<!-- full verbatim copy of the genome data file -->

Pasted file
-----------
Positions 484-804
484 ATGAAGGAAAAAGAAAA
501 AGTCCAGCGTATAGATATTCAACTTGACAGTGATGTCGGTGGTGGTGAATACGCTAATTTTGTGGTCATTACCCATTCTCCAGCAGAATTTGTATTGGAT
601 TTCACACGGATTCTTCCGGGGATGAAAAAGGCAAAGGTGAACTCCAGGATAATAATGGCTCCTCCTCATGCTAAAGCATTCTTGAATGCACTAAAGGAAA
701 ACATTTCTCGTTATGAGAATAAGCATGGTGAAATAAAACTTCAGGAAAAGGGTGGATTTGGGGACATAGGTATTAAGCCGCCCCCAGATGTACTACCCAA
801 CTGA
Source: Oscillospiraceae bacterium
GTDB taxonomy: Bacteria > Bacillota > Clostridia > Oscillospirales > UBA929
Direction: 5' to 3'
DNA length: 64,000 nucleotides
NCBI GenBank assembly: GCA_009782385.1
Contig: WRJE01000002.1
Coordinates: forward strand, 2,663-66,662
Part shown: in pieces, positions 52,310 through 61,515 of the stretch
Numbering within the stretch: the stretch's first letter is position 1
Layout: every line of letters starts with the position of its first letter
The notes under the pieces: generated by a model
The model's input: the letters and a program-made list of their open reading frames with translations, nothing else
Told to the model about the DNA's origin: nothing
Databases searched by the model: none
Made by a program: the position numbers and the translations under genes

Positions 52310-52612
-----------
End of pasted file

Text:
Positions 484-804
484 ATGAAGGAAAAAGAAAA
501 AGTCCAGCGTATAGATATTCAACTTGACAGTGATGTCGGTGGTGGTGAATACGCTAATTTTGTGGTCATTACCCATTCTCCAGCAGAATTTGTATTGGAT
601 TTCACACGGATTCTTCCGGGGATGAAAAAGGCAAAGGTGAACTCCAGGATAATAATGGCTCCTCCTCATGCTAAAGCATTCTTGAATGCACTAAAGGAAA
701 ACATTTCTCGTTATGAGAATAAGCATGGTGAAATAAAACTTCAGGAAAAGGGTGGATTTGGGGACATAGGTATTAAGCCGCCCCCAGATGTACTACCCAA
801 CTGA
Source: Oscillospiraceae bacterium
GTDB taxonomy: Bacteria > Bacillota > Clostridia > Oscillospirales > UBA929
Direction: 5' to 3'
DNA length: 64,000 nucleotides
NCBI GenBank assembly: GCA_009782385.1
Contig: WRJE01000002.1
Coordinates: forward strand, 2,663-66,662
Part shown: in pieces, positions 52,310 through 61,515 of the stretch
Numbering within the stretch: the stretch's first letter is position 1
Layout: every line of letters starts with the position of its first letter
The notes under the pieces: generated by a model
The model's input: the letters and a program-made list of their open reading frames with translations, nothing else
Told to the model about the DNA's origin: nothing
Databases searched by the model: none
Made by a program: the position numbers and the translations under genes

Positions 52310-52612